John Williams, interviewing Stephen Tobolowsky, for The New York Times, about his new book, My Adventures with God:
When did you first get the idea to write this book?
The real genesis of the book, so to speak, was probably 2008. I had a terrible accident, and I broke my neck in five places riding a horse on the side of an active volcano in Iceland. What could possibly have gone wrong? So I got back to America, and the doctor told me I had a fatal injury. Which is disturbing on many levels, including a terrible misuse of the word fatal. There’s not a lot you can do with a broken neck. So I’m at home waiting to recover, and I know it’s going to be a few months. And I thought: What if what the doctor told me was true? What if I had died on that mountain in Iceland? What would I have wanted my sons to know about their father?
Those stories became the podcast “The Tobolowsky Files,” and some of those found their way onto national radio. And then Simon & Schuster said, “Can we do a book of some of these stories?” That became “The Dangerous Animals Club.” After that, my editor, Ben Loehnen, called me up and said: “Several of the stories have a kind of spiritual resonance that we’re getting feedback on from people. Is it possible you could write another book of stories that are held together by the idea of spirit or belief or faith or something?” And I said, “Sure, not a problem.” […]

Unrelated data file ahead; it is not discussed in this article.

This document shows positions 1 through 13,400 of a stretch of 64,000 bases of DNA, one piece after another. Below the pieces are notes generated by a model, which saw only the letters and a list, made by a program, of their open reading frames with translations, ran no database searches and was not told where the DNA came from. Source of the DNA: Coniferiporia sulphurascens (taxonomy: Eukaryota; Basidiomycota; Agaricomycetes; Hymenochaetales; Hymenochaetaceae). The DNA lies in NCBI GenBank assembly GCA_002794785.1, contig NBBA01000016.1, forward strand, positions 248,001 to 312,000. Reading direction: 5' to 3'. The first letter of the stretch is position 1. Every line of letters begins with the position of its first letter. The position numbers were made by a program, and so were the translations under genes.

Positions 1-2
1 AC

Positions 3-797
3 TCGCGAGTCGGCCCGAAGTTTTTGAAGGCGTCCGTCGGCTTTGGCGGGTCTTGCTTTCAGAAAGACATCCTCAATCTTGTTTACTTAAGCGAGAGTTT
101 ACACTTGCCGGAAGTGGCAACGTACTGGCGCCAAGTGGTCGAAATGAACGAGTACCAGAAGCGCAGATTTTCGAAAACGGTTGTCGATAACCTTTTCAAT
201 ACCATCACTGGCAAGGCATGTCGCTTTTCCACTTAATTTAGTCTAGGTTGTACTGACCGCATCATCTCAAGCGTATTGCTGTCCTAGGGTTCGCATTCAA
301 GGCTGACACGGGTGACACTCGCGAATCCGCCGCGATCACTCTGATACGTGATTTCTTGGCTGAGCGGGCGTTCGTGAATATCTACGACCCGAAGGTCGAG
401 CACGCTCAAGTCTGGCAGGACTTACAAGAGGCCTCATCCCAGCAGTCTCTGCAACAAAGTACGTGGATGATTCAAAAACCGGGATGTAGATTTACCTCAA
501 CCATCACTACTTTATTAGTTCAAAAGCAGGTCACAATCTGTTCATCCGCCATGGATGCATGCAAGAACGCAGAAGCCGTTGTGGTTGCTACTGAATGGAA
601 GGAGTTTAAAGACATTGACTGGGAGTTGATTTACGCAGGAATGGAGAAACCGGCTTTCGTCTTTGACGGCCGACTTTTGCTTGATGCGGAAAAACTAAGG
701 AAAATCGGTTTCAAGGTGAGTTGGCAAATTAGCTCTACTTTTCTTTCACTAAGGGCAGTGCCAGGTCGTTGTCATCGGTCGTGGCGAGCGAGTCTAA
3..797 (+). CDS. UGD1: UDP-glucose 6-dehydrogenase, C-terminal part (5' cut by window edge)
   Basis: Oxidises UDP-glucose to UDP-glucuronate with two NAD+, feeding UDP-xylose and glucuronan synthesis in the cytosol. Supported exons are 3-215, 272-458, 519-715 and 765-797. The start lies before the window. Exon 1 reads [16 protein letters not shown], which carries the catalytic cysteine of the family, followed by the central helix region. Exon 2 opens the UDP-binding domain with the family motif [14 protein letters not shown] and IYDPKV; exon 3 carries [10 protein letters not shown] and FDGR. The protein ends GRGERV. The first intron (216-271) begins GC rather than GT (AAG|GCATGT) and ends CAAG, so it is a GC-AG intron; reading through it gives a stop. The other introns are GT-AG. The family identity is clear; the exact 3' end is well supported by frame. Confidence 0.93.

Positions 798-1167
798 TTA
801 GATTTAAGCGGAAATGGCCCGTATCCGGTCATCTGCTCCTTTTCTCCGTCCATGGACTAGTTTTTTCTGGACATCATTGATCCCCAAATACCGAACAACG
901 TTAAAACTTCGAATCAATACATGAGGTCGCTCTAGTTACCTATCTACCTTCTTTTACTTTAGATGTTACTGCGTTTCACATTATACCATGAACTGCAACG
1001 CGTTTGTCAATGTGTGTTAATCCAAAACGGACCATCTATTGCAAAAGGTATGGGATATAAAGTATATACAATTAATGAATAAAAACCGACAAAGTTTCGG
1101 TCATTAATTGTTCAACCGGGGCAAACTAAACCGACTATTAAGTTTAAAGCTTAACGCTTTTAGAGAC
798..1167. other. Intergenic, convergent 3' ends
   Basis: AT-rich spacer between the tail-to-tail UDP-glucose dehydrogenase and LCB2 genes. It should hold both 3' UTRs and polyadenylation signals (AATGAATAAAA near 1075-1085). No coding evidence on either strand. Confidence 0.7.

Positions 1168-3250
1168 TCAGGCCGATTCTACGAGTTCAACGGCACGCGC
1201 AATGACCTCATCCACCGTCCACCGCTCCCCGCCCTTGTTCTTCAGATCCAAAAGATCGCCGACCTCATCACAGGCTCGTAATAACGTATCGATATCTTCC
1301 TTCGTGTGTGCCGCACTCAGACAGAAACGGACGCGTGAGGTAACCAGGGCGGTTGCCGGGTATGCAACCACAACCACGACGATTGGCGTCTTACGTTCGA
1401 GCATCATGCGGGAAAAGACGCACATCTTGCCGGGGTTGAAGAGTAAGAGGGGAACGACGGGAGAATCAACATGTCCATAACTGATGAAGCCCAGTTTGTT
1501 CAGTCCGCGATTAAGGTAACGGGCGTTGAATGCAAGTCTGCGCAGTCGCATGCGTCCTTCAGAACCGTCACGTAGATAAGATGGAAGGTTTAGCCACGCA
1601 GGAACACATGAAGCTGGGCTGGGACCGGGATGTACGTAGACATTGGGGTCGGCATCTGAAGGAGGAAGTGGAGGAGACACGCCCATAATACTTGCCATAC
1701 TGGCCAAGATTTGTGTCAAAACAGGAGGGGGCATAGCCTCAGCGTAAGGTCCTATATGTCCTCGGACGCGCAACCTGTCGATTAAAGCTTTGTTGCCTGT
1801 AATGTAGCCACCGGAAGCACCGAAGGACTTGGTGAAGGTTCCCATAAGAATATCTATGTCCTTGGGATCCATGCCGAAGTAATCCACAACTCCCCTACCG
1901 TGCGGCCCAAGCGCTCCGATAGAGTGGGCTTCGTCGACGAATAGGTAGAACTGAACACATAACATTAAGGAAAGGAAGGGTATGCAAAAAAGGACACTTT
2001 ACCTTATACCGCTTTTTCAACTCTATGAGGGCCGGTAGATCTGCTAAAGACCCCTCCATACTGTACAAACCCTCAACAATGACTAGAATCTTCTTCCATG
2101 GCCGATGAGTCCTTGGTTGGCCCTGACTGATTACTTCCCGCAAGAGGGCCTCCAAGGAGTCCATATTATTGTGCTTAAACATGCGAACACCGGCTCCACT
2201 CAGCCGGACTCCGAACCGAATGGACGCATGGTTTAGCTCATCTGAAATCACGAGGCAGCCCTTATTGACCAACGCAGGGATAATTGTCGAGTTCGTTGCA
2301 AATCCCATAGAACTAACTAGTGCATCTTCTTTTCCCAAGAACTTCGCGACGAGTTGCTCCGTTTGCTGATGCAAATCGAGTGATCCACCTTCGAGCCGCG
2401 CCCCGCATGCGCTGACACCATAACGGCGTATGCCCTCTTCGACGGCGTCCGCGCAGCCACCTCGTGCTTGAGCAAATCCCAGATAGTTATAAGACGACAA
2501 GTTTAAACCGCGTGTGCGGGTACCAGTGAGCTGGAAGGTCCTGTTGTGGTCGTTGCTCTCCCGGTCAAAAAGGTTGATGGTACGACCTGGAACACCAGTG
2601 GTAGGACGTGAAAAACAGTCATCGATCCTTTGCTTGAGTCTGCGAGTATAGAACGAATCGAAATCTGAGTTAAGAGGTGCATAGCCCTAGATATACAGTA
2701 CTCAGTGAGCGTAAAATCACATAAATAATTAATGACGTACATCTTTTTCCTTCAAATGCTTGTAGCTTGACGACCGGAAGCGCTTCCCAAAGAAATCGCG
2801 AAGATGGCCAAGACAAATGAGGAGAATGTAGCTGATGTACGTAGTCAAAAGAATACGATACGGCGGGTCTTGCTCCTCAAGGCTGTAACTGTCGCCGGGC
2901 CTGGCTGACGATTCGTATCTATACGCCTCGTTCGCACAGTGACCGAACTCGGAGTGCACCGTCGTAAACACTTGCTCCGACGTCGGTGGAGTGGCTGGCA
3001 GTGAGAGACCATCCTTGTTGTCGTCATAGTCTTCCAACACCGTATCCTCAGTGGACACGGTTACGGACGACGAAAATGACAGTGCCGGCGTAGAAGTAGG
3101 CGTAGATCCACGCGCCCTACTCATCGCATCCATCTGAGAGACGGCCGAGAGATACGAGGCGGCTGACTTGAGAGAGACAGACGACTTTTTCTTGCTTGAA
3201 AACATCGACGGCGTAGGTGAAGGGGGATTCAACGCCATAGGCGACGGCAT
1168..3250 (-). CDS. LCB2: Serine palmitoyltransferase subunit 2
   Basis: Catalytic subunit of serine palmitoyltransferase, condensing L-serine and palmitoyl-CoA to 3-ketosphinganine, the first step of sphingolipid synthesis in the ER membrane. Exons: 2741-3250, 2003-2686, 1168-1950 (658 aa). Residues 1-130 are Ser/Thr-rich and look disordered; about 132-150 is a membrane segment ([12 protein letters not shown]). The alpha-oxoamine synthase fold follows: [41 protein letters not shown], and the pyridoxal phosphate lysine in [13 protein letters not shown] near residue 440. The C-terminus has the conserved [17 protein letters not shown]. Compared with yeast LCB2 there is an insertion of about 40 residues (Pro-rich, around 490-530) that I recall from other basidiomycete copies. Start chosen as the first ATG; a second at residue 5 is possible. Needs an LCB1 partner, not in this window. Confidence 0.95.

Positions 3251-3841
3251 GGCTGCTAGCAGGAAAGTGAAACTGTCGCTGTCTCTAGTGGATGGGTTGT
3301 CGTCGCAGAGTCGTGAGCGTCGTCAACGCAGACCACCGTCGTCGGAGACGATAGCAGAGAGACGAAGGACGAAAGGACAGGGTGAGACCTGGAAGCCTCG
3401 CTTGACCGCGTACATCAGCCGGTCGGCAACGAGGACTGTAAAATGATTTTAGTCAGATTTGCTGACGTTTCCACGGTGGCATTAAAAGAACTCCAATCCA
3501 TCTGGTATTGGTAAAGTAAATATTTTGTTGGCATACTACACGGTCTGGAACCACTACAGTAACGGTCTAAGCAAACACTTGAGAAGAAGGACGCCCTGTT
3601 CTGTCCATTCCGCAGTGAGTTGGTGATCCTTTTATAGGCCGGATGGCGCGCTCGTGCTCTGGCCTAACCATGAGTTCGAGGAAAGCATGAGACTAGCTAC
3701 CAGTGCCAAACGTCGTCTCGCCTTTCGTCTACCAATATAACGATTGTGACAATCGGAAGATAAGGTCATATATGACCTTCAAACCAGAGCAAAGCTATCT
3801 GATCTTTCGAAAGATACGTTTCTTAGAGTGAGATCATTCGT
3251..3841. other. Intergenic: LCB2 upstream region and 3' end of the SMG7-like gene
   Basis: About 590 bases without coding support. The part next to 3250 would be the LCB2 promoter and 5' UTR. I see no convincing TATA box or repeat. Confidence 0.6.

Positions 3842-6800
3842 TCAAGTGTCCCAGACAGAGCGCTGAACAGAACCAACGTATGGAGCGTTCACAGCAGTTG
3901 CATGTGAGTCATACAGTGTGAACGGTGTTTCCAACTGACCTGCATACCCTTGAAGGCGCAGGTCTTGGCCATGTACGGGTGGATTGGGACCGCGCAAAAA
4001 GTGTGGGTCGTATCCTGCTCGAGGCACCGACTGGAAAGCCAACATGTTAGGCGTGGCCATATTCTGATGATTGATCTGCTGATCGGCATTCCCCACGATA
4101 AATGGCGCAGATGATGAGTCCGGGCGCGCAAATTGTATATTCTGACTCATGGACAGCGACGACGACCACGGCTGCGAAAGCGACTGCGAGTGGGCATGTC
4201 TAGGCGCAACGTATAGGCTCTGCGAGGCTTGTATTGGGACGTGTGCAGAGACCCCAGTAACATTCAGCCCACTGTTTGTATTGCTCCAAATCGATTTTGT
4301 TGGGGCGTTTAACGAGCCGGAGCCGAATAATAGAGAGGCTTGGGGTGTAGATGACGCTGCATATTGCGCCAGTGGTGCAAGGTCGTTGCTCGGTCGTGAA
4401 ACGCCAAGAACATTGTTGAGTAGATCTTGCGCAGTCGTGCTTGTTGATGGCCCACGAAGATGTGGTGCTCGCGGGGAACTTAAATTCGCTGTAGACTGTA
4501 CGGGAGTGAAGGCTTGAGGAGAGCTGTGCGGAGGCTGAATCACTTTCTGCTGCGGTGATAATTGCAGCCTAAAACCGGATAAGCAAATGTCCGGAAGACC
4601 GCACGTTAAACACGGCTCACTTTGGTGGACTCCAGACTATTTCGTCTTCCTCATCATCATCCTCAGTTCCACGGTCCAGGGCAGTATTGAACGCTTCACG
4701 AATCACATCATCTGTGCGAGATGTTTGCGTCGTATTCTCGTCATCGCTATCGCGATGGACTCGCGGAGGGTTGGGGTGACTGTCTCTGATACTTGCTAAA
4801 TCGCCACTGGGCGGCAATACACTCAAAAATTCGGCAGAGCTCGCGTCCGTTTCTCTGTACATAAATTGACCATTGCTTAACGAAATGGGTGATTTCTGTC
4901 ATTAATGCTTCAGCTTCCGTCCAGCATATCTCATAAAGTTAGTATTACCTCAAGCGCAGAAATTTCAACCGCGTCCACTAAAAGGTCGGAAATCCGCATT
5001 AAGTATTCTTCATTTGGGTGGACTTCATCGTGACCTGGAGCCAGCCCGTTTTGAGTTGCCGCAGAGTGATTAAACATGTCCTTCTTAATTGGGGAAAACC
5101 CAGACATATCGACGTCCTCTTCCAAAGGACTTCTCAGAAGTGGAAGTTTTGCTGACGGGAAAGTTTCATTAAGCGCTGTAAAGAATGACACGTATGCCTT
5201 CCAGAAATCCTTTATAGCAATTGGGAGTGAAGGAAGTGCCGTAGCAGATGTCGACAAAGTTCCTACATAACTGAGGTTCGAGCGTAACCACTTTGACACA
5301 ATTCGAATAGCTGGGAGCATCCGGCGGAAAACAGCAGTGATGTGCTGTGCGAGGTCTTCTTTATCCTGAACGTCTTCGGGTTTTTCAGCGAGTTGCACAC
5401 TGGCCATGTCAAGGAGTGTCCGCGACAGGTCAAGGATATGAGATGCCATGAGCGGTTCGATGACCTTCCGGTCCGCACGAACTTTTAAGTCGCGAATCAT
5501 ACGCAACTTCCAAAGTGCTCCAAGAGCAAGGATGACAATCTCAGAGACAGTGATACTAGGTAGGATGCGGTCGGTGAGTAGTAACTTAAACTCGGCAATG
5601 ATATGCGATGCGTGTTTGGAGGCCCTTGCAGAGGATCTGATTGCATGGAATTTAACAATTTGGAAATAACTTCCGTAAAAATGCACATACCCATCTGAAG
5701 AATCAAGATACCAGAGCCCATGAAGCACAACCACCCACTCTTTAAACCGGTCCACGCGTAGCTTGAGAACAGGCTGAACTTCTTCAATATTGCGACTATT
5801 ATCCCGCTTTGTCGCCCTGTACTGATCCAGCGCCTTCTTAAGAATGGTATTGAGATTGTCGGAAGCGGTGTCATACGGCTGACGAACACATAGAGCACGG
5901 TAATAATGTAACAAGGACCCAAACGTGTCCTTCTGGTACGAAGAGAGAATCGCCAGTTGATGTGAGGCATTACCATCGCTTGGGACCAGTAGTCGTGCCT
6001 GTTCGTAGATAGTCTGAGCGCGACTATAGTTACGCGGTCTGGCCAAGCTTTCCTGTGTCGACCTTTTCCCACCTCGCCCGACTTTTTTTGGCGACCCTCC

Persuade someone to read it in less than 50 words.
These are true stories from my life. Most are funny. Some are not. They’re often unbelievable, occasionally creepy. Together they tell a bigger story of how we are shaped by the invisible. Something I call divine. Something I hope becomes wisdom.
I have a copy of My Adventures with God [Amazon link] and from what I’ve read so far, it exemplifies the best qualities of Stephen’s storytelling. It is moving, funny, and provocative. I’m so pleased to have been a tiny part of Stephen’s journey towards bringing his stories into the world.